''That didn't cost them anything, but provided endless entertainment.''
Over three years, Macdonald filmed his aunt talking to various people about her life, including Radio New Zealand broadcaster Kim Hill.
''She had an acute sense of humour and could talk to anyone and relate to anyone too; she was an easy conversationalist,'' Macdonald said of his aunt.
Her relationship with Frame was something Macdonald particularly wanted to record. Natusch became a good friend of the writer while at university, to the point of getting to read Frame's manuscript of her first novel, Owls Do Cry.
''It bowled me over,'' she says in the film.
They remained lifelong friends and Natusch went on to publish a collection of letters Frame wrote to her over the years.
Having completed the film, Macdonald says what stood out was Natusch's ability to enjoy everything.
''Her standard expression was beaming. She was an endlessly interesting and likeable individual.''
That led to a quandary during filming, he said, as he explained to her a film needed ''light and shade'' but there was a ''lot of light in this film''.
Even capturing quiet moments with her was difficult.
''I asked her to look out on the South Coast 'that you love so much' and be reflective and she replied, 'I don't know how to do it', and then proceeded to do just that.
''That became a very poignant part of the film later on when Gilbert was dying.''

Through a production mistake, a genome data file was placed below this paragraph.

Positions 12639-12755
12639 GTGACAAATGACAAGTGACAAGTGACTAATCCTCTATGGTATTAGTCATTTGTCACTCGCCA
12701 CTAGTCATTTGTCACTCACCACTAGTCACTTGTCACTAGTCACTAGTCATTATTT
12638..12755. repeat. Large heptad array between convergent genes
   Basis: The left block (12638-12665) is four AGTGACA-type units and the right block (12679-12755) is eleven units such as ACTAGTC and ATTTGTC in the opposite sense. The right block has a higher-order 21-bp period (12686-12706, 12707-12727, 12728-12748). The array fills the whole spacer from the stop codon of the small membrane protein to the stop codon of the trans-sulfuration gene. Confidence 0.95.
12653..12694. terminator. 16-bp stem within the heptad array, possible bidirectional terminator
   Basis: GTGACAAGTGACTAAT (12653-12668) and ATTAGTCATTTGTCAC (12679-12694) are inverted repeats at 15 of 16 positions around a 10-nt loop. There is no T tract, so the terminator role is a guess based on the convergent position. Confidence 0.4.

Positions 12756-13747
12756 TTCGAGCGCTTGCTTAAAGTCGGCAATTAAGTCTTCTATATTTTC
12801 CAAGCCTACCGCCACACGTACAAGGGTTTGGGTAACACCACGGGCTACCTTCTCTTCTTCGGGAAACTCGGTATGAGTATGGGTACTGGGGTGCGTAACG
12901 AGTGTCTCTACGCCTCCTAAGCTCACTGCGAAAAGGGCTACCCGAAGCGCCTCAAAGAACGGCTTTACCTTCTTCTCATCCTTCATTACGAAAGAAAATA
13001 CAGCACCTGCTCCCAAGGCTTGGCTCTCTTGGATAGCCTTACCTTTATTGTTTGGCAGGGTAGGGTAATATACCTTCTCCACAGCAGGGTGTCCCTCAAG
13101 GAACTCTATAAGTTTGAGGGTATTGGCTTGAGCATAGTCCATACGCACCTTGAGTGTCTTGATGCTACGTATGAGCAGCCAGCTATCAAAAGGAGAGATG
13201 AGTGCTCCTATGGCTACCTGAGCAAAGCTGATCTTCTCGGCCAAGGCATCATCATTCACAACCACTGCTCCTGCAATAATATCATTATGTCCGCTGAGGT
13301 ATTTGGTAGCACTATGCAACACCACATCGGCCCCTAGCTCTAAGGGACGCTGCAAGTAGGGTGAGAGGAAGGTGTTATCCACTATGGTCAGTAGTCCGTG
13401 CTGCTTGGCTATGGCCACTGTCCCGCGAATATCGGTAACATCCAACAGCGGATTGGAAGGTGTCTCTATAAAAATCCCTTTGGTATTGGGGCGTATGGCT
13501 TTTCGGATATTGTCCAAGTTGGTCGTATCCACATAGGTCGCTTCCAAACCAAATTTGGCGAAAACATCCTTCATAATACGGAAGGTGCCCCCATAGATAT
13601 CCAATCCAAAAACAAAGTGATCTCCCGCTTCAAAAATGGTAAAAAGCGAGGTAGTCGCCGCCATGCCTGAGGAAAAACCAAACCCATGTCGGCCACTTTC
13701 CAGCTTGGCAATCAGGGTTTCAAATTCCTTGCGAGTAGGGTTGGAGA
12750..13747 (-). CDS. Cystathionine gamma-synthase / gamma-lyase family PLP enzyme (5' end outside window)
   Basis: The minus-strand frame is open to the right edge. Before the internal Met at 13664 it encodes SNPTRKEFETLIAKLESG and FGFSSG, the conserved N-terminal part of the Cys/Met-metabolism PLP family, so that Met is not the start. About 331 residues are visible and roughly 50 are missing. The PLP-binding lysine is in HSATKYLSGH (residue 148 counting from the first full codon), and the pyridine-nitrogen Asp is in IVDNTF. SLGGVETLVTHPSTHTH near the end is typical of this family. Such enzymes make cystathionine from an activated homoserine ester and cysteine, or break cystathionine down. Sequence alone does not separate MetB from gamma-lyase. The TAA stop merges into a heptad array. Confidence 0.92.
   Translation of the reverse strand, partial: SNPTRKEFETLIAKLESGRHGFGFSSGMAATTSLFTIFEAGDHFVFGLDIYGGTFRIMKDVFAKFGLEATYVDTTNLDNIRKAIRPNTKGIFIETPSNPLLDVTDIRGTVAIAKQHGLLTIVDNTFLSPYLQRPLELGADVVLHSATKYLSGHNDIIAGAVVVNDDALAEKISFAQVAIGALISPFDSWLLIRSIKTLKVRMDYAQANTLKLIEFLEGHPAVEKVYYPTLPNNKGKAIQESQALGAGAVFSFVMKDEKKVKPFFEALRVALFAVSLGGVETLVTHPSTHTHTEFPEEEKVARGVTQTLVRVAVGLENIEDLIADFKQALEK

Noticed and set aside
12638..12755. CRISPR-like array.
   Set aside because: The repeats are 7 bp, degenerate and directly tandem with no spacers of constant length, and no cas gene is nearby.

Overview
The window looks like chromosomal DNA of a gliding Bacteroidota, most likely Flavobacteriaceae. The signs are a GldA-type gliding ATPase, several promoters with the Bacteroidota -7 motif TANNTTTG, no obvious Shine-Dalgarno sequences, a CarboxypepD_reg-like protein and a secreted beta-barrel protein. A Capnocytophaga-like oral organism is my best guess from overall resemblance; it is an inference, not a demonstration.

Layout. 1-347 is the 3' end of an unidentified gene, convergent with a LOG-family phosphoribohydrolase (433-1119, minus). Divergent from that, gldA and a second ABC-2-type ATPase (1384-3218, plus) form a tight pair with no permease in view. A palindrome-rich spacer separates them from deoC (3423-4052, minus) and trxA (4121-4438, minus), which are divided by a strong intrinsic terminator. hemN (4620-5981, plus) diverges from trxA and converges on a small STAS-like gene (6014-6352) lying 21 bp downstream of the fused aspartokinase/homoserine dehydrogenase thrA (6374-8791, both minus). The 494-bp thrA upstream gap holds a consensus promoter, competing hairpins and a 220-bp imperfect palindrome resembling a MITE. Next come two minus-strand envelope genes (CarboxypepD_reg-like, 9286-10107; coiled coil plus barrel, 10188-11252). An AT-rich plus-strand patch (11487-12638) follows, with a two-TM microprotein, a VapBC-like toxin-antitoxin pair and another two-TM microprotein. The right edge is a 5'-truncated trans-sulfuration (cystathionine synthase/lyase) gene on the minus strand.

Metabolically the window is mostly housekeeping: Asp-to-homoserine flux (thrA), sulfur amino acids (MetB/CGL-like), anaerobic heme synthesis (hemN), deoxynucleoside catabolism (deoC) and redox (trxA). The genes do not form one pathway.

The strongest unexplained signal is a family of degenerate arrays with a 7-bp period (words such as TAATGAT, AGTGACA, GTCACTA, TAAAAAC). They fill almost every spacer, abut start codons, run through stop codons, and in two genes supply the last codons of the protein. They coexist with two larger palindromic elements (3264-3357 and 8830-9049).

Natusch was endlessly fascinated by the cultures of other countries, including Iceland. Her fascination led her to learn Norse at university so she could read the Norse Sagas in their original language.
''She also taught herself German to read her great grandfather Johann Wohlers' memoirs.''
Natusch wrote about 40 books, beginning with natural history books, which she also illustrated, culminating in her 1967 ''magnum opus'', Animals of New Zealand.
''It covered everything that walked, crawled, swims or flies. It was a mammoth task.'
Her major historical work, The Cruise of the Acheron, was the first published account of the voyage and work of the survey ship that charted the coastline of New Zealand from 1848-52.
''It was repeated 100 years later by another vessel, which just coincidentally had Sheila's brother on board as a a sailor.''
In 2007, Natusch was awarded the New Zealand Order of Merit for her services to writing and illustration.
An early run of the film was put together for the couple's Hutt Valley Tramping Club to view. She met Gilbert through the club.
''They all loved it.''
As Natusch was involved in so many groups over the years, from Southland Girls' High School to the University of Otago, many were aware of the film coming out, he said.
''The first three screenings sold out.''
It is hoped the film highlights the joys of the great outdoors, Macdonald says.
''A large proportion of the New Zealand public know nothing about the natural world; the sea, bush and rivers; neither do they get out in the natural world and explore it.
''I hope this stimulates people to think about that, to get back into it.''
No Ordinary Sheila, screens today and Saturday at the Regent Theatre, Dunedin.